Search Results: electoral-systems-and-political-context

Electoral Systems and Political Context

How the Effects of Rules Vary Across New and Established Democracies

Author: Robert G. Moser,Ethan Scheiner

Publisher: Cambridge University Press

ISBN: 1107025427

Category: Political Science

Page: 284

View: 8382

This book highlights how new and established democracies differ from one another in the effects of their electoral rules.

The Oxford Handbook of Electoral Systems

Author: Erik S. Herron,Robert J. Pekkanen,Matthew S. Shugart

Publisher: Oxford University Press

ISBN: 0190258659

Category: Political Science

Page: 1016

View: 4195

Machine generated contents note: -- 1. Terminology and Basic Rules of Electoral Systems -- Erik S. Herron, Robert J. Pekkanen, and Matthew S. Shugart -- Part I. Foundations of Electoral Systems -- 2. Dimensions of Variation in Electoral Systems -- Michael Gallagher and Paul Mitchell -- 3. Electoral System Effects on Party Systems -- Matthew S. Shugart and Rein Taagepera -- 4. Party System Effects on Electoral Systems -- Josep M. Colomer -- 5. Electoral System Design in New Democracies -- John M. Carey -- 6. Electoral System Change -- Alan Renwick -- Part II. Issues and Representation -- 7. Social Diversity, Electoral Systems, and the Party System -- Robert Moser, Ethan Scheiner, and Heather Stoll -- 8. Electoral Systems and Ethnic Minority Representation -- David Lublin and Shaun Bowler -- 9. Electoral Systems and Women's Representation -- Mona Lena Krook -- 10. Electoral Systems and Voter Turnout -- Daniel M. Smith -- 11. Electoral Systems and Citizen-Elite Ideological Congruence -- Matthew Golder and Benjamin Ferland -- 12. Electoral Systems and Issue Polarization -- James F. Adams and Nathan J. Rexford -- Part III. Electoral Systems and the Wider Political System -- 13. Portfolio-maximizing Strategic Voting in Parliamentary Elections -- Gary W. Cox -- 14. Presidential and Legislative Elections -- Mark P. Jones -- 15. Electoral Systems and Legislative Organization -- Shane Martin -- 16. Electoral Systems and Roles in the Legislative Arena -- Audrey André and Sam Depauw -- 17. Electoral Systems and Constituency Service -- Brian F. Crisp and William M. Simoneau -- 18. Direct Democracy and Referendums -- Matt Qvortrup -- 19. Electoral Systems in Authoritarian States -- Jennifer Gandhi and Abigail L. Heller -- Part IV. Electoral Systems and Research Design -- 20. Election Data and Levels of Analysis -- Ken Kollman -- 21. Experimental Research Design in the Study of Electoral Systems -- Joshua Tucker and Dominik Duell -- 22. Reconciling Approaches in the Study of Mixed-Member Electoral Systems -- Erik S. Herron, Kuniaki Nemoto, and Misa Nishikawa -- Part V. Holding Elections -- 23. Election Administration -- Thad E. Hall -- 24. Electoral Systems and Electoral Integrity -- Pippa Norris -- 25. Electoral Systems and Redistricting -- Lisa Handley -- 26. Electoral Systems and Campaign Finance -- Joel W. Johnson -- Part VI. Electoral Systems in Context -- 27. Electoral Systems in Context: The Netherlands -- Kristof Jacobs -- 28. Electoral Systems in Context: Israel -- Reuven Y. Hazan, Reut Itzkovitch-Malka, and Gideon Rahat -- 29. Electoral Systems in Context: Finland -- Åsa von Schoultz -- 30. Electoral Systems in Context: United Kingdom -- Thomas Carl Lundberg -- 31. Electoral Systems in Context: Ireland -- Michael Marsh -- 32. Electoral Systems in Context: France -- Verónica Hoyo -- 33. Electoral Systems in Context: India -- Adam Ziegfeld -- 34. Electoral Systems in Context: United States -- Steven L. Taylor -- 35. Electoral Systems in Context: Canada -- Louis Massicotte -- 36. Electoral Systems in Context: Australia -- Ian McAllister and Toni Makkai -- 37. Electoral Systems in Context: Germany -- Thomas Zittel -- Part VII. Electoral Systems in the Context of Reform -- 38. Electoral Systems in Context: New Zealand -- Jack Vowles -- 39. Electoral Systems in Context: Japan -- Kuniaki Nemoto -- 40. Electoral Systems in Context: Italy -- Gianluca Passarelli -- 41. Electoral Systems in Context: Colombia -- Steven L. Taylor and Matthew S. Shugart -- Part VIII. Electoral Systems in the Context of New Democracies -- 42. Electoral Systems in Context: Ukraine -- Erik S. Herron -- 43. Electoral Systems in Context: Indonesia -- Nathan Allen -- 44. Electoral Systems in Context: South Africa -- Karen E. Ferree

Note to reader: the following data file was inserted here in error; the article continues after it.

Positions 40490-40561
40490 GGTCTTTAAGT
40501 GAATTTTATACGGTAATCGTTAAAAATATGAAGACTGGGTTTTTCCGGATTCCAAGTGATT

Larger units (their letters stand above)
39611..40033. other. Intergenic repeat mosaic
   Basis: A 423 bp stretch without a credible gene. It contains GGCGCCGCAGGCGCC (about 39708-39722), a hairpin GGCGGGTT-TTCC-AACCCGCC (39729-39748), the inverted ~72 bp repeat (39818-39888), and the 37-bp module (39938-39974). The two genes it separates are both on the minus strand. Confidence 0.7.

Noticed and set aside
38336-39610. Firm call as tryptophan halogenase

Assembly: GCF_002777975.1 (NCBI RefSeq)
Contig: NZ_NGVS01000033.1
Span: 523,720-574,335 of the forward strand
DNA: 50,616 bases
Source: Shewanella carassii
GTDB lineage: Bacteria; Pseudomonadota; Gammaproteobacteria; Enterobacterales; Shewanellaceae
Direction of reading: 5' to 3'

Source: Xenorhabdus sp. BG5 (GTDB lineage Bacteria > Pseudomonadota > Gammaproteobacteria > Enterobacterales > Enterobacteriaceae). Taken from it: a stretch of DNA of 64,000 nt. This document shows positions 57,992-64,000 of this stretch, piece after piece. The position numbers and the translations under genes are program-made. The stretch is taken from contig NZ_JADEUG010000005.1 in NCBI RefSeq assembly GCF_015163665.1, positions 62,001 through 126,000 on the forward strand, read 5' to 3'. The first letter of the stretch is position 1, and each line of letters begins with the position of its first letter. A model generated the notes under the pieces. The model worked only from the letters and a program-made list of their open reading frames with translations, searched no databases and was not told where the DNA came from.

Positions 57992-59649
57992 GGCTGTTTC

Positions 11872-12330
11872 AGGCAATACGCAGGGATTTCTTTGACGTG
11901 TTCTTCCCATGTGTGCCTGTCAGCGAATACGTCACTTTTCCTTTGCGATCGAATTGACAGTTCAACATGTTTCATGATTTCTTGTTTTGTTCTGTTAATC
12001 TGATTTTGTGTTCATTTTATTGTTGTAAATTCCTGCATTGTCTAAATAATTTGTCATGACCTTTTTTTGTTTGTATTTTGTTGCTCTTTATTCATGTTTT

Mixed-Member Electoral Systems in Constitutional Context

Taiwan, Japan, and Beyond

Author: Nathan F Batto,Chi Huang,Alexander C Tan,Gary Cox

Publisher: University of Michigan Press

ISBN: 0472119737

Category: Political Science

Page: 321

View: 9276

Reformers have promoted mixed-member electoral systems as the "best of both worlds." In ibis volume, internationally recognized political scientists evaluate the ways in which the introduction of a mixed-member electoral system affects the configuration of political parties. The contributors examine several political phenomena, including cabinet post allocation, nominations, preelectoral coalitions, split-ticket voting, and the size of party systems and faction systems. Significantly; they also consider various ways in which the constitutional system-especially whether the head of government is elected directly or indirectly-can modify the incentives created by the electoral system. The findings presented here demonstrate that the success of electoral reform depends not only on the specification of new electoral rules per se but also on the political context-and especially the constitutional framework-within which such rules are embedded. Book jacket.

Electoral Systems and Party Systems

A Study of Twenty-seven Democracies, 1945-1990

Author: Arend Lijphart,Don Aitkin

Publisher: Oxford University Press

ISBN: 0198273479

Category: Philosophy

Page: 209

View: 560

The most definitive treatment of electoral systems, this book describes and classifies the 70 different systems used by 27 democracies in 384 elections since 1945.

Electoral System Design